• Mapping Racial Geographies of Violence on the Colonial Landscape

    • Abstract: Ingrid Waldron
      This paper unpacks the concept of “spatial violence” to examine the social justice dimensions of race, place, space, and the Indigenous and Black communities in Canada. The paper highlights the larger socio-spatial processes that create disproportionate exposure and vulnerability to the harmful social, economic, and health impacts of inequality in Indigenous and Black communities. It also argues that the lived experience of spatial violence and toxic exposure live together and that it is not possible to understand their impacts in Indigenous and Black communities in isolation. The paper also disrupts traditional notions of “the environment” that are centered on harmonizing cities and nature by highlighting the symbolic and materiality of space, especially with respect to how it harms Indigenous, Black and other racialized communities.
  • Integrating Social Work Within Legal Clinics: An Inter-Professional
           Perspective to Address Social-Legal Needs

    • Abstract: Alicia Lam, Vanessa Emery, Renee Griffin and Michael Saini
      This project is a key demonstration of the benefits of social workers practising alongside lawyers within a legal clinic. Inter-professional practice between lawyers and social workers responds holistically to the needs of individuals experiencing socio-legal issues by both addressing their legal issues while supporting their mental, emotional, and spiritual well-being and adjustment. We provide lessons learned based on a new initiative that integrates social work within a legal clinic as a means of providing opportunities to receive individualized support while addressing legal issues.
  • The Consequences of Unfreedom: Learning from Story Amidst a Global Climate

    • Abstract: Meghan Robinson
      As the world navigates the impending consequences of climate change, Canada remains one of the few countries to reject the right to a healthy environment for its citizens within the Canadian Constitution. Although Canada purports itself to be a free and democratic society, many argue that their freedoms are continually neglected by laws that continue to disregard the environment and, therefore, their right to a healthy existence. This article is an investigation into a particular word that is woven throughout Canada’s Constitution: “freedom.” It is an investigation into the conflicting understandings of the word and how these contrasting meanings have impacted Canada’s Constitution and its relationship to land. This article analyzes the history of freedom as seen through a liberal belief system and contrasts this understanding with Indigenous concepts of freedom, as told through Haisla and Nuu-chah-nulth stories. These narratives explore how the differing concepts of freedom have affected relationships with the land and the laws that govern the land. Finally, the discussion of these themes draws upon the possibility of using story within Canada’s laws to change the Constitution’s current relationship with the land in order to mitigate the potential effects of climate change. I argue that the liberal, colonialist world view is ever present in our current legal system and is in fact facilitated through the word “freedom.” Until we begin to re-story our Constitution through a diversity of understandings and world views, Canada will continue to ignore the looming ramifications of climate change.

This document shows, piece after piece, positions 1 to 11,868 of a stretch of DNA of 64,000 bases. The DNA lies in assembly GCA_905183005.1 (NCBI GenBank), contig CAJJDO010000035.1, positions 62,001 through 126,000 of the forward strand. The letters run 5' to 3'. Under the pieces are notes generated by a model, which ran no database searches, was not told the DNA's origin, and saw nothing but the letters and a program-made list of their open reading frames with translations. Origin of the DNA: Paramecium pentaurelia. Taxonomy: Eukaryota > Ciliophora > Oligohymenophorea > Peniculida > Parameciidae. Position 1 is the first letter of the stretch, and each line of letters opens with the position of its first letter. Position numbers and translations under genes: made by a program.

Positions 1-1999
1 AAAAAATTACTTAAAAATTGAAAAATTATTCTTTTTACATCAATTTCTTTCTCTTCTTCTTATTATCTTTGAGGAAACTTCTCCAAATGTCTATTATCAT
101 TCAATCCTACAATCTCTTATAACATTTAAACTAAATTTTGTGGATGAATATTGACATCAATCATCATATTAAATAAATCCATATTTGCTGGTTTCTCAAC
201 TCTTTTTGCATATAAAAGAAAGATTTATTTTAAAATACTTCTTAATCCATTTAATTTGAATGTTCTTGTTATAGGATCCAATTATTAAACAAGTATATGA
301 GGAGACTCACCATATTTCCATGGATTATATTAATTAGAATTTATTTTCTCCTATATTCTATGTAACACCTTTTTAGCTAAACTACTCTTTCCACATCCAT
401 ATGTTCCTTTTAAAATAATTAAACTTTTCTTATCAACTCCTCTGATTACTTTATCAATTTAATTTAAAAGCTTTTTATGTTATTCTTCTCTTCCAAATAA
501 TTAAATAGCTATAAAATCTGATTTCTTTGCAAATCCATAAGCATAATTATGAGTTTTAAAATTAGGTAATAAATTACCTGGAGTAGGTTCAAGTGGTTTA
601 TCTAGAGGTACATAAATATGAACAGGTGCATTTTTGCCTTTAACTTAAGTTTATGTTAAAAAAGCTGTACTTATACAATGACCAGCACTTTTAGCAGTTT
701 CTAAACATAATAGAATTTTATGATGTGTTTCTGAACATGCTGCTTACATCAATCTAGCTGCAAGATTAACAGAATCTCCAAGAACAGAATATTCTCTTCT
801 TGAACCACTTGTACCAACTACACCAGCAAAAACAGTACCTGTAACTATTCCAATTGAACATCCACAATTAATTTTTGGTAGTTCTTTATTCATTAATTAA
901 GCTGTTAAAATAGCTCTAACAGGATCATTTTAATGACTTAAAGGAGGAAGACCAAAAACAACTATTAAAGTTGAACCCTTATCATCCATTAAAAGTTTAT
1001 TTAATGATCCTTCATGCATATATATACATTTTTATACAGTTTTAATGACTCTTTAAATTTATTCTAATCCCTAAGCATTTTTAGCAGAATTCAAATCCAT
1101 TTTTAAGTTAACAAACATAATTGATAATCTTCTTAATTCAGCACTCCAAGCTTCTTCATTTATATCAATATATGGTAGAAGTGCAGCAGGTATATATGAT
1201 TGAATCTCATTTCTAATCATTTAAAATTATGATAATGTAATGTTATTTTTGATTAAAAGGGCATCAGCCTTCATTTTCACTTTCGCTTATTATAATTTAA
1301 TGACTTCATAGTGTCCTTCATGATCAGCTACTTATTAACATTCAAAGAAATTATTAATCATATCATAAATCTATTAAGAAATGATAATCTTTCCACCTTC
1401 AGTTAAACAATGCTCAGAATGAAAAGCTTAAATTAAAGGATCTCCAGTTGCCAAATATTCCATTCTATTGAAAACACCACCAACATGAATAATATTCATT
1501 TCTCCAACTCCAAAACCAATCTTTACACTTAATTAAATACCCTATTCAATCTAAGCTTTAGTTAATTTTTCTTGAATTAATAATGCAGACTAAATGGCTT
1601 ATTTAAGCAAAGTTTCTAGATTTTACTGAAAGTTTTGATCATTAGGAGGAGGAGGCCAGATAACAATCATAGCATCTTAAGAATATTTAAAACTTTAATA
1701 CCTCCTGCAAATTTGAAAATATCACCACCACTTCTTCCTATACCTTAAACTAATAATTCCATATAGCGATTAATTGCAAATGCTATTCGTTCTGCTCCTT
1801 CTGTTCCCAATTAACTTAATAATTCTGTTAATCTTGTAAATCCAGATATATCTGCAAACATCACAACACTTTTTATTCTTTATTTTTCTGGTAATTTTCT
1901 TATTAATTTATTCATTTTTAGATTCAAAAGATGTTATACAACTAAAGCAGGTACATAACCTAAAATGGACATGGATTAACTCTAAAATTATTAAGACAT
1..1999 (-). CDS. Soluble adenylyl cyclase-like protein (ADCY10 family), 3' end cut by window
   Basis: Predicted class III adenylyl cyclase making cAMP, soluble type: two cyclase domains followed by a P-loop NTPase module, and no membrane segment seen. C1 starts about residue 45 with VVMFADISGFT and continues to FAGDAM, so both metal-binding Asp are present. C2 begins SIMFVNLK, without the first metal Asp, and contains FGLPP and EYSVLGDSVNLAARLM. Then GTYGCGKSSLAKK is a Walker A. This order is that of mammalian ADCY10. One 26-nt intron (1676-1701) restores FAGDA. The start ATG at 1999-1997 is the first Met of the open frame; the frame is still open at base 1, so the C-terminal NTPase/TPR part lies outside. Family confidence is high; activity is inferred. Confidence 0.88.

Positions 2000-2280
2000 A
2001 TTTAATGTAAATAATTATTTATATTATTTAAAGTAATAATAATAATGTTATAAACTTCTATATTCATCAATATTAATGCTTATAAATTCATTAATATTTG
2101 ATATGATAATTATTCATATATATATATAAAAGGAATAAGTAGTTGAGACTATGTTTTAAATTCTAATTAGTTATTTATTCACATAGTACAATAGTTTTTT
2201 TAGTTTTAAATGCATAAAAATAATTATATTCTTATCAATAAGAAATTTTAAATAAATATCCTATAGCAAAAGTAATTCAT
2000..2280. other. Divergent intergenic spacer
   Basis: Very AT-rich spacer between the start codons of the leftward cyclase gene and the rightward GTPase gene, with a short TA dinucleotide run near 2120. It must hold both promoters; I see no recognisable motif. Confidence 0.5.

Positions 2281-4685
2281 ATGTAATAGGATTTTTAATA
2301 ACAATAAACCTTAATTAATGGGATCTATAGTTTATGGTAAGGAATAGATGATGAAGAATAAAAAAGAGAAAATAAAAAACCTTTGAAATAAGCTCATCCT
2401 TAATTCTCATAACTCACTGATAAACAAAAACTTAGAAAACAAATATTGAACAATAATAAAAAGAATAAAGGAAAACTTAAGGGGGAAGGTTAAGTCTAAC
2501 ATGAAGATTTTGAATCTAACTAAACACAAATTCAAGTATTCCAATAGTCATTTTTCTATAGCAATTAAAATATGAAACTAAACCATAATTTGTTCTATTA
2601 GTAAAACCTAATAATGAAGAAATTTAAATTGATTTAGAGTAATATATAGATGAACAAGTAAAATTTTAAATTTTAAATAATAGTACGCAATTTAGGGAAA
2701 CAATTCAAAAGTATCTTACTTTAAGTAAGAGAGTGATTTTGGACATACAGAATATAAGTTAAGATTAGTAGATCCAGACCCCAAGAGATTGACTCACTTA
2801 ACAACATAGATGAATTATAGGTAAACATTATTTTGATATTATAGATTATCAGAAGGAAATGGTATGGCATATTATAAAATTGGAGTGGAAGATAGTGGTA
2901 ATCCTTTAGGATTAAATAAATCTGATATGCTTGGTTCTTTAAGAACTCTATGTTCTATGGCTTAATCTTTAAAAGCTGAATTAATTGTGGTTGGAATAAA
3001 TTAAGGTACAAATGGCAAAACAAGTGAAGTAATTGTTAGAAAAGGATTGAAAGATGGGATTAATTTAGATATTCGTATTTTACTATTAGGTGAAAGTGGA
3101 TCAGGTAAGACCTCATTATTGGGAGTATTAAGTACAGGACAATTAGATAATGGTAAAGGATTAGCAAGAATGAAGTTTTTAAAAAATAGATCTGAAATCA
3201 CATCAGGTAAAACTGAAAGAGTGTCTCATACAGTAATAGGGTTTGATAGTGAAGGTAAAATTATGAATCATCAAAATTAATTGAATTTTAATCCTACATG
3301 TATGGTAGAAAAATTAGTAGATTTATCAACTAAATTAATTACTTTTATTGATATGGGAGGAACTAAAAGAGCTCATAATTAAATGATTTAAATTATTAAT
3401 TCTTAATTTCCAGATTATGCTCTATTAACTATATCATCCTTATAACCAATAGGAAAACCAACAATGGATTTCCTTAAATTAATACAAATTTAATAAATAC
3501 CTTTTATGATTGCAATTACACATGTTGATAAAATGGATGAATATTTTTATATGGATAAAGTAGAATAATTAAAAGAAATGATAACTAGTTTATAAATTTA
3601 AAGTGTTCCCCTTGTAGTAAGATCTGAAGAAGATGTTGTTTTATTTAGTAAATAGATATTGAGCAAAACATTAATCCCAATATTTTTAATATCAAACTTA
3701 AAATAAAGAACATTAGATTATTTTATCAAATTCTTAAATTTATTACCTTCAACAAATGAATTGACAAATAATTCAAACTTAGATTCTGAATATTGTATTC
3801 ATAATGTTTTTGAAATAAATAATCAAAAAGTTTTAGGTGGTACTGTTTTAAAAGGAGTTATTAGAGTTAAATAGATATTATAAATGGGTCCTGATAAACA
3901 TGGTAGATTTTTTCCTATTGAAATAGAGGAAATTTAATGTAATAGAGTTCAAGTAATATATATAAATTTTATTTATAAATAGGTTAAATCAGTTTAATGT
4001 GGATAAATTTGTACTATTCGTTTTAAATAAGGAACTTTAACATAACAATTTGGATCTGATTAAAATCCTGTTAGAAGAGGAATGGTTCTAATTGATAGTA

• Incomplete Justice: The Costs of Partial Indemnity

    • Abstract: Adil Abdulla
      In the mid-twentieth century, Ontario abandoned a simple, full indemnity costs rule in favour of a discretionary, partial indemnity costs regime with hundreds of sub-rules. This article argues that this was a mistake. Partial indemnity has no doctrinal, principled, or practical benefits that cannot be incorporated into a full costs regime. Additionally, partial indemnity carries significant costs to access to justice. Instead, this article proposes a costs regime that incorporates the best features of both the old rule and the new regime. In brief, it proposes a full indemnity rule; capped at the losing party’s costs; with exceptions for divided success, impecuniosity, and public interest cases; and discretionary fines for engaging in misconduct or dilatory tactics. Collectively, these rules would advance access to justice more than the existing costs regime.
  • “A So-Called Tenants’ Union”: Defining the Organizational Power of
           Tenants within and outside the Law

    • Abstract: Seema Shafei
      How is a tenants’ union defined within the parameters of the law' How have tenants been defining themselves as a union outside of the law' This paper will examine the answers to these questions by laying out the historical context of the current rental regime in Ontario, analyzing the current case law on tenant associational activity, and highlighting the organizational tactics that tenants’ associations have used to build power where the law has failed to protect their interests. While advancing a legal case for robust tenant associational rights may force landlords to the bargaining table, the future of tenants’ associations in and outside of the law should draw on lessons learned from the labour movement in Canada with a “whole-worker organizing” approach in mind.